In summary, FIGS. 3-5 disclose an apparatus for interfacing between a processor 103 and a communications channel 105 for data transmission and reception, the processor 103 operable in data terminal equipment 102 having a communications application program, such as a modem or terminal adapter application program. The interface apparatus 101 comprises, first, a channel interface circuit 106 coupleable to the communications channel 105 for reception of a data signal to form an incoming data signal and for transmission of a data signal from an outgoing data signal; second, a memory 115 coupled to the channel interface circuit 106 to store a plurality of sequences of digital data; third, a codec 108 coupled to the memory 115 and further coupled to the channel interface circuit 106 to periodically sample the incoming data signal at a first frequency (which is usually a determinate frequency) to form a sequence of incoming sampled data and to transfer the sequence of incoming sampled data to the memory 115, and to receive a sequence of outgoing digital data from the memory 115 and to convert the sequence of outgoing digital data to the outgoing data signal; fourth, an interrupt signal generator 128 coupled to the memory 115 to generate a first interrupt signal and to transmit the first interrupt signal to the processor 103; and fifth, an interface circuit 120 coupled to the memory 115 and to the interrupt signal generator 128, the interface circuit 120 further coupleable to the processor 103 for data transfer between the processor 103 and the memory 115 and for transmission of the first interrupt signal to the processor 103. The interrupt signal generator 128 may also be further responsive to generate the first interrupt signal to indicate a presence of a first predetermined quantity of digital data for processing, and/or to indicate an absence of a second predetermined quantity of digital data for transmission. The interrupt signal generator 128 may also be further responsive to generate a second interrupt signal (which may or may not be identical to the first interrupt signal) to indicate a presence of an incoming ring signal, in which case the interface circuit 120 is further coupled to the processor for transmission of the second interrupt signal to the processor. The various first and second interrupt signals are typically generated at a second frequency, which is usually an indeterminate or variable frequency.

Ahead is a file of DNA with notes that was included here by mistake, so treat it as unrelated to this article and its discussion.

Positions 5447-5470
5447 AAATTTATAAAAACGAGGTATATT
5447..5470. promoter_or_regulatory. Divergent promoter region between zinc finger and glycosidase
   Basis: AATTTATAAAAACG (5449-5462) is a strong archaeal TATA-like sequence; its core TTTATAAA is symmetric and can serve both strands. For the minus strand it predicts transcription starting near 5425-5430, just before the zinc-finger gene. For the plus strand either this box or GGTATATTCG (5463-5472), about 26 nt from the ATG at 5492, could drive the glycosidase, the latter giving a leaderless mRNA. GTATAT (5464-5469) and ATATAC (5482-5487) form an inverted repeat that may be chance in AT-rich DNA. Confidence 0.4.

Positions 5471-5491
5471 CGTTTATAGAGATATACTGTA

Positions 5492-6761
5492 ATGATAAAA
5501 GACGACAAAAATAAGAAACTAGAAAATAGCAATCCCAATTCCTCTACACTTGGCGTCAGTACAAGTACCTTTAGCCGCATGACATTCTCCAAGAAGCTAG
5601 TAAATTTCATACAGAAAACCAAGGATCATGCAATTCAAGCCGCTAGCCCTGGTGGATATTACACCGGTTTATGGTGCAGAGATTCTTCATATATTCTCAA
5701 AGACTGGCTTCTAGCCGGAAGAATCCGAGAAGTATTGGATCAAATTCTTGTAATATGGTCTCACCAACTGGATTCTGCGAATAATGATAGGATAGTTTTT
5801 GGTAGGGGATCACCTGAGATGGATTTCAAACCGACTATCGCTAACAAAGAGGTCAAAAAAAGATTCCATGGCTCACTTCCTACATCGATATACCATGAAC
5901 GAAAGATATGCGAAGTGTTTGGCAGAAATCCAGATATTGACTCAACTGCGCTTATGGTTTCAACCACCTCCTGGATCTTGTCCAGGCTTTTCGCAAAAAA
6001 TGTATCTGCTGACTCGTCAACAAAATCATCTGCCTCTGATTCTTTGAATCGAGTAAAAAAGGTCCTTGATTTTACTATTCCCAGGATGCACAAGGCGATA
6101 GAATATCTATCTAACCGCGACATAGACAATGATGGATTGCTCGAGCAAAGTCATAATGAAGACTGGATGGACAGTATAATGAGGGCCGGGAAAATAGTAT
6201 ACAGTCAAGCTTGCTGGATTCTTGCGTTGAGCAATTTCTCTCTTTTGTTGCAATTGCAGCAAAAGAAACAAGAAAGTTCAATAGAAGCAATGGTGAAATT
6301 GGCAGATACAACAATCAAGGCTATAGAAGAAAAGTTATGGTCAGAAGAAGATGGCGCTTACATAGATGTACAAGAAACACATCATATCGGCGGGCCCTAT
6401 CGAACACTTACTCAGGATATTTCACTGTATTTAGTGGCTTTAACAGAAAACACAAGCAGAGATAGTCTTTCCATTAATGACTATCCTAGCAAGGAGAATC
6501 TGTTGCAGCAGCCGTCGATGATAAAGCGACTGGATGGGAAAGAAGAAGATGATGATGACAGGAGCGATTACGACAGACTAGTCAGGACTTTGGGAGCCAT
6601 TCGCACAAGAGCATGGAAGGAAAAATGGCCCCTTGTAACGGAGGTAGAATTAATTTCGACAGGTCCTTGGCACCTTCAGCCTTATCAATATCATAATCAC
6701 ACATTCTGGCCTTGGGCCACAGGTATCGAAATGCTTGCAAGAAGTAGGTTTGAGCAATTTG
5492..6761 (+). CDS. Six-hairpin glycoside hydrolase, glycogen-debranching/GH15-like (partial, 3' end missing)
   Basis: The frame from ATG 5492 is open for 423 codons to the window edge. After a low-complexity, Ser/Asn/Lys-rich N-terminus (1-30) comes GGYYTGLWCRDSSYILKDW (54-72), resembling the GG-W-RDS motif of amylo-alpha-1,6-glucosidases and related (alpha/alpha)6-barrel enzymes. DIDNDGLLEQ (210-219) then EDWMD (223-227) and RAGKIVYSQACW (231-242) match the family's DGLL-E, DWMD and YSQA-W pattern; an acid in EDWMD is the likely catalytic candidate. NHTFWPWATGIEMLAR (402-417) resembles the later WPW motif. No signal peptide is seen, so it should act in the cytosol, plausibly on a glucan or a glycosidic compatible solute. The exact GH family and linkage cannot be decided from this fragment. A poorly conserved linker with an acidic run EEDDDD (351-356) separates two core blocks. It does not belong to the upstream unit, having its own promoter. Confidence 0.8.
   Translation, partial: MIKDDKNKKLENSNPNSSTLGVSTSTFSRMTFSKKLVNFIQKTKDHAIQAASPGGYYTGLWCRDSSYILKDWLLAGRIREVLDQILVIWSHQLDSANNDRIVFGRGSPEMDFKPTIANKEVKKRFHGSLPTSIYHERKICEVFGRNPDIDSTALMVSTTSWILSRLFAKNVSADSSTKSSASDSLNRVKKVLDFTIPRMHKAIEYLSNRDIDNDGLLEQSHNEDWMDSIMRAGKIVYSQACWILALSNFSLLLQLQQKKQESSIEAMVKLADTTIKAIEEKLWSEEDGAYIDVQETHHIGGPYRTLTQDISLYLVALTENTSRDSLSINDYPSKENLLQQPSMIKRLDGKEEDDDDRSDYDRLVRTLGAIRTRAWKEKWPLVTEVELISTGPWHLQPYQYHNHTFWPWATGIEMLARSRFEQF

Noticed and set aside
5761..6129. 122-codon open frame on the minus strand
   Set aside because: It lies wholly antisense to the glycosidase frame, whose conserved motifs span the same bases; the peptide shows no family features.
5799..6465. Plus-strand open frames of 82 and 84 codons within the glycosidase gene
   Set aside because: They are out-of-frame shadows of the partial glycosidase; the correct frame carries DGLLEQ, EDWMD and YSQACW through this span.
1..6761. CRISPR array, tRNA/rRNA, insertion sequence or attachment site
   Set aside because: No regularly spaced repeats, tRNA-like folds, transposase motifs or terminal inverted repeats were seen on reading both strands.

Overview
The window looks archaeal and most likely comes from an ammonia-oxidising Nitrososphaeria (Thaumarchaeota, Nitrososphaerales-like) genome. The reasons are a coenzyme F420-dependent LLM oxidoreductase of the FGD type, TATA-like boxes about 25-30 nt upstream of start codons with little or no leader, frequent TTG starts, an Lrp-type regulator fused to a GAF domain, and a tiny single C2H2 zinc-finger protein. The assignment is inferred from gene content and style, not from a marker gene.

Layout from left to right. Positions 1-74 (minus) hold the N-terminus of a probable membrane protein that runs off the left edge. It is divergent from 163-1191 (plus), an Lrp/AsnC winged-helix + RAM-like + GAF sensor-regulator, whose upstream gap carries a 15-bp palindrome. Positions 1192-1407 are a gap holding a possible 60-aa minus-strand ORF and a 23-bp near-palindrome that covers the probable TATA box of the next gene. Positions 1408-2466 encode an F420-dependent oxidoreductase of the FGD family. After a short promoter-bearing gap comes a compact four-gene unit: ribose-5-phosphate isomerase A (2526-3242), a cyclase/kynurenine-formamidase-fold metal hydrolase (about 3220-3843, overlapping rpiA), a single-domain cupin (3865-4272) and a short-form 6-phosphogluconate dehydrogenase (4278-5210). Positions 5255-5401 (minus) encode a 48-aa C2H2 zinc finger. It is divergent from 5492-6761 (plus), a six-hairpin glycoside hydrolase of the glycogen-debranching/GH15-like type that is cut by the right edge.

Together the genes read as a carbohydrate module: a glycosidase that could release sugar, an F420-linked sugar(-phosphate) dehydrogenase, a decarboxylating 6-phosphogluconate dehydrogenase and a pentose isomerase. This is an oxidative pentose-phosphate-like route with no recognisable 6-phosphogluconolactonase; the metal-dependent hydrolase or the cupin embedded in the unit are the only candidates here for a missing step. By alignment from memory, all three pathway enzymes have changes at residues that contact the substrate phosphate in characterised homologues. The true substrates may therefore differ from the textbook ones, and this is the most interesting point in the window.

The preferred embodiment may also include a status detector 136 coupled to the memory 115 and to the interrupt signal generator 128, further coupled to the channel interface circuit 106, the status detector responsive to detect a data capacity condition in the memory 115, and in response to the detection of a data capacity condition in the memory 115, the status detector 136 generates a status signal to reset the memory 115 and to institute retraining procedures for the communications system. The status detector 136 may also be responsive to detect a communications system failure, and upon such detection, responsive to generate a status signal to terminate a connection with the communications channel 105.

Also in the preferred embodiment of the interface apparatus 101, the interrupt signal generator 128 is further responsive to generate the first interrupt signal at a first interrupt frequency during a first portion of a training mode, such as the ranging portions, to generate the first interrupt signal at a second interrupt frequency during a second portion of the training mode, such as the remaining portions of the training states or procedures, and to generate the first interrupt signal at the second interrupt frequency during a data mode, such as during steady-state data transmission. In addition, in the preferred embodiment, the capacity of the memory 115 varies as a function of an interrupt frequency. More specifically, the memory capacity may vary between a first capacity and a second capacity, the first capacity occurring when the interrupt signal is generated at a first interrupt frequency, and the second capacity occurring when the interrupt signal is generated at a second interrupt frequency.